Texture Map GCode Directly In Blender With NozzleBoss

We’ve seen this funky dual disk polar printer already recently, but [Heinz Loepmeier] has been busy working on it, so here’s an update. The primary focus here is nozzleboss, a blender plugin which enables the surface textures of already sliced objects to be manipulated. The idea is to read in the gcode for the object, and convert it to an internal mesh representation that blender needs in order to function. From there the desired textures can be applied to the surfaces for subsequent stages to operate upon. One trick that nozzleboss can do is to create weight maps to tweak the extrusion flow rate or print velocity value according to the pixel value at the surface — such ‘velocity painting’ can produce some very subtle surface effects on previously featureless faces. Another trick is to use the same weight maps and simply map colours to blender text blocks which are injected into the gcode at export time. These gcode blocks can be used swap tool heads or extruders, enabling blending of multiple filament colours or types in the same object.

Some nice examples of such printing manipulation can be seen on [Heinz’s] instagram page for the project. So, going back to the hardware again, the first video embedded below shows the ‘dual disk polar printer’ fitted with a crazy five-extruders-into-one-nozzle mixing hotend setup, which should be capable of full CMYK colour mixing and some. The second video below shows an interesting by-product of the wide horizontal motion range of the machine, that the whole printing area can be shifted to a nozzle at the other end of the gantry. This enables a novel way to switch extruders, by just moving the whole bed and print under the nozzle of interest! One final observation — is that of the print surface — it does look rather like they’re printing direct onto a slab of marble, which I think is the first time we’ve seen that.

Interesting printer designs are being worked on a lot these days, here’s a really nice 5-axis prusa i3 hack, and if you want to stay in the cartesian world, but your desktop machine is just too small, then you can always supersize it.

5 thoughts on “Texture Map GCode Directly In Blender With NozzleBoss

  1. Neat. Still a lot of activity in this area. I let my son do the printing. I just send him the stl files :) and somehow out pops a part.

    My son sent a picture of a 3D printed castle that is just a little bigger than a human hair. Looks like we can print at almost any scale now…..

  2. I tried something similar.

    There was a chess game here on HAD that used core-xy or Hbot but it was rotated 45 degrees because otherwise the kinematic drive wouldn’t fit.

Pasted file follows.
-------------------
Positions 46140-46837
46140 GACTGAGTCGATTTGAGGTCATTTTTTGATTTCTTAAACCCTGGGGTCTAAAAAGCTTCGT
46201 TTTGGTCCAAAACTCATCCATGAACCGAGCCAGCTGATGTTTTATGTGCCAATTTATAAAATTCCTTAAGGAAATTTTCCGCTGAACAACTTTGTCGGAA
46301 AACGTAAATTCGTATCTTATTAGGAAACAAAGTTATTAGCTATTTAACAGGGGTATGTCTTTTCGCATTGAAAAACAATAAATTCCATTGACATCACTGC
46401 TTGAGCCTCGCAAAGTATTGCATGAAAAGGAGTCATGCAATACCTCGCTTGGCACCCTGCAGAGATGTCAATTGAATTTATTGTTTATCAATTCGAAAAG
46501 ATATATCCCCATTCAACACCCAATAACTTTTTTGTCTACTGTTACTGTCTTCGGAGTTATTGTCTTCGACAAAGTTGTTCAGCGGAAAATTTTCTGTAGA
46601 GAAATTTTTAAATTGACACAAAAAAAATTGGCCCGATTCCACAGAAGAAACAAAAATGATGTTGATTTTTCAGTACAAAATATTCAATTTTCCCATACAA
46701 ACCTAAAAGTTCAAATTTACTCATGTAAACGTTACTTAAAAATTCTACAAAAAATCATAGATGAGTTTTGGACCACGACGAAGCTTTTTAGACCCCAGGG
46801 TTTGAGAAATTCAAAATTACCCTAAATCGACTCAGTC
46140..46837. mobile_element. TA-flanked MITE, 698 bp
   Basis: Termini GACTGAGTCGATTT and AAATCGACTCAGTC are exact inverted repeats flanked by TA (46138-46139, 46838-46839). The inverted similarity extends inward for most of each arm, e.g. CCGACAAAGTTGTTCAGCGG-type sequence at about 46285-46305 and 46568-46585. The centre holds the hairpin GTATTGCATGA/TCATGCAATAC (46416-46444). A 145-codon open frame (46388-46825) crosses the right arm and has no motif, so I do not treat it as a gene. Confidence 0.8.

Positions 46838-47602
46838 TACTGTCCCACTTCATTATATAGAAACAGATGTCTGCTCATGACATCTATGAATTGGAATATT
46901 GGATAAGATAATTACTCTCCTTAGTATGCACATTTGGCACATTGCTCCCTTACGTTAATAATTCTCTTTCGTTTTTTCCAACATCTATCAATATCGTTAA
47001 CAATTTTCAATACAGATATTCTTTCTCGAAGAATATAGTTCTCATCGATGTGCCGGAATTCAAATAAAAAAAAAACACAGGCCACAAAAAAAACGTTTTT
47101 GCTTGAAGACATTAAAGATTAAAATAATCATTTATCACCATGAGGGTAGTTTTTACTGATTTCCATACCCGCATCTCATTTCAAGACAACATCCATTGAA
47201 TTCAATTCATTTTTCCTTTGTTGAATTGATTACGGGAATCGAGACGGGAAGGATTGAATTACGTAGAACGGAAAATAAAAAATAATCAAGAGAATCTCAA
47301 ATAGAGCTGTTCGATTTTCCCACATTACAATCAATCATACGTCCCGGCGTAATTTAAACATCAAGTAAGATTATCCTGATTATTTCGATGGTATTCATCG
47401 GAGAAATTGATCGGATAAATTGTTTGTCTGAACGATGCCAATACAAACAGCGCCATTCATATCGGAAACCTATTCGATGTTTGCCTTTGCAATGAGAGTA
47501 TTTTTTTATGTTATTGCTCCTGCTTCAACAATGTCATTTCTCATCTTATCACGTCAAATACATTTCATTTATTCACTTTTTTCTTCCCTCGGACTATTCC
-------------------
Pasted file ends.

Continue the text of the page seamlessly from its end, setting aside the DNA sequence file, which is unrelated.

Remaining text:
Cartesian systems really have a large kinematic drive to print area ratio that is only slightly better if you are printing something square.

    If you change the order of the sequential sacra kinematics then you end up with something that uses big rotational bearings and has a large printable area. Big rotational bearings are far far cheaper than linear rails and linear bearings. This is a huge cost saving.

    You just have to deal with more complex kinematics that wont fit on an 8-bitter. Perhaps do the conversion on a pc/laptop that has pulse this motor wait Xus, pulse that motor wait Yus.

    My project was a little more complex as it was inverted arc delta parallel kinematics so I have to start again and start with the math.

    1. The big advantage to the xy style machines is they fit in a neat square footprint, and its pretty much immediately clear how large a footprint – which makes them much easier to fit a big working area into your work space than the rotational systems (as almost all existing furniture etc will be square edged you end up needing heaps of wasted space around a rotating system for clearance), also helps that their precision is entirely consistent across the whole mechanism – that one step always equals the same movement relative to the work and its easier to build the heated chamber for those finicky filaments.

      That said I do agree there are some great reasons to use scara and delta style kinematics, I’d just not call either an obvious choice for most places as humans tend to deal in boxes over cylinder and cones (said as somebody who’s only currently working printer is a delta – will be rebuilding the really neat little xy box when the v2 smoothieboards finally ship).

    1. Well, there is an image of a piece of drilled fibreglass, but the images from the video really don’t match it so well. It looks like it has a really glossy surface and there is a distinct colouration at the edge, which looks exactly what you’d get with cut and polished marble.

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